In drier parts of Victoria there has been no significant run-off for the past two years.
DEDJTR land management extension officer Heather Field said water levels in many dams were much lower than normal for this time of the year and some were already dry.
‘‘Farm water storages need to be designed to cope with several years of little or no run-off and landholders should now be assessing their water needs for this summer and autumn,’’ Ms Field said.
She said calculating the total water available and the total water required by stock would help plan how many stock could be carried through the dry period.
‘‘Landholders need to make decisions early by assessing water levels in their dams and putting plans in place to ensure that stock can be maintained in a fit and healthy condition.’’
Ms Field said there were a number of factors that influenced how much water animals consumed, including age and condition, seasonal conditions, type of terrain, dry versus green pasture, saltiness of water and access to shade.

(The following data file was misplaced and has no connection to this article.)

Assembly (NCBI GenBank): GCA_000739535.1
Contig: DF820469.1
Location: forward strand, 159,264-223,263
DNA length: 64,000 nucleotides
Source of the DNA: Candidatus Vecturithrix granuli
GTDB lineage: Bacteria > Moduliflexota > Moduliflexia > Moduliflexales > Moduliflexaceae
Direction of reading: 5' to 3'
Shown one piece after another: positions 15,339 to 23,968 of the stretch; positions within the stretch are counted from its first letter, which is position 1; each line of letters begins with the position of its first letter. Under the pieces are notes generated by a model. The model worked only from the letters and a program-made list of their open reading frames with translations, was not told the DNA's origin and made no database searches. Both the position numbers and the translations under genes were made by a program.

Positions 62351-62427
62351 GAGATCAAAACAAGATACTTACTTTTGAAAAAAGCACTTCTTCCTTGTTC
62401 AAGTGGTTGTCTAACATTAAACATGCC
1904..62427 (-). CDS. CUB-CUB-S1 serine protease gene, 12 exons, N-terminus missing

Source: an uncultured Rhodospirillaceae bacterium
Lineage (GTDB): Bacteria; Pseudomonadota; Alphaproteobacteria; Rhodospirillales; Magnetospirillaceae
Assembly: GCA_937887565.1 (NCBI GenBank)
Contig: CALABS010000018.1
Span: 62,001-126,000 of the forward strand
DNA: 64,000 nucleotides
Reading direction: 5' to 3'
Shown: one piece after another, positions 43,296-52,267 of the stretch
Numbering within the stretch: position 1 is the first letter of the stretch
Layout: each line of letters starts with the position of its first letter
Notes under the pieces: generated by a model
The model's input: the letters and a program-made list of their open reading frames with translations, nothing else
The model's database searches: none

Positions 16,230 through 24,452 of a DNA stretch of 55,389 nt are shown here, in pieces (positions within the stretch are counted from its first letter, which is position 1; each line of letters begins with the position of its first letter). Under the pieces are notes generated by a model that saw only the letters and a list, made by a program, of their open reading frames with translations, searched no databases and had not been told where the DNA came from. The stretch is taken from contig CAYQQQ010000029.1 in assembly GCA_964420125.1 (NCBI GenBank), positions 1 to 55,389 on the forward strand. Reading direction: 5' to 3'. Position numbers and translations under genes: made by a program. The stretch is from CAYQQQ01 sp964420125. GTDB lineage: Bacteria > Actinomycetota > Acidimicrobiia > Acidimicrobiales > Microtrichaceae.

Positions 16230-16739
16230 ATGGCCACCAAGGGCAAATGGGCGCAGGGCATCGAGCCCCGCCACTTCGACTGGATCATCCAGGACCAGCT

‘‘If water availability is at a critical level, look for ways to reduce water losses and become more efficient.
‘‘Reticulating water around your property not only puts you more in control but can increase your storage capacity to make use of rainfall events and minimise evaporation.
‘‘The use of troughs will expand your grazing options, improve water quality and maintain dam structure by excluding stock from waterways.’’
Ms Field said landholders could also minimise evaporation by pumping water from small shallow dams to larger deeper dams or into tanks.
‘‘A 3m deep dam can lose half its total volume to evaporation each year.
‘‘Water quality can be maintained by fencing out dams and reticulating water to troughs in adjoining paddocks. Better quality water means your livestock will be healthier and require less water.
‘‘Other ideas include fencing off dams to prevent stock access which can cause pugging, vegetation removal and water contamination, fixing leaking pipes and troughs and making the most of your roof area by capturing water in tanks.
‘‘A 20m by 10m shed can harvest 133000litres if 700mm of rain falls in a year.’’
Ms Field also suggested landholders could reduce current water use by providing shade for stock, de-stocking and using stock containment areas.
‘‘Water quality should be monitored, particularly if levels stay low or there is potential for pollutants such as manure and soil to enter water sources,’’ she said.
‘‘Remember dry conditions can lead to water quality issues such as high levels of salt.’’
Ms Field said monitoring should be done regularly and more frequently in summer or in periods of prolonged moisture stress.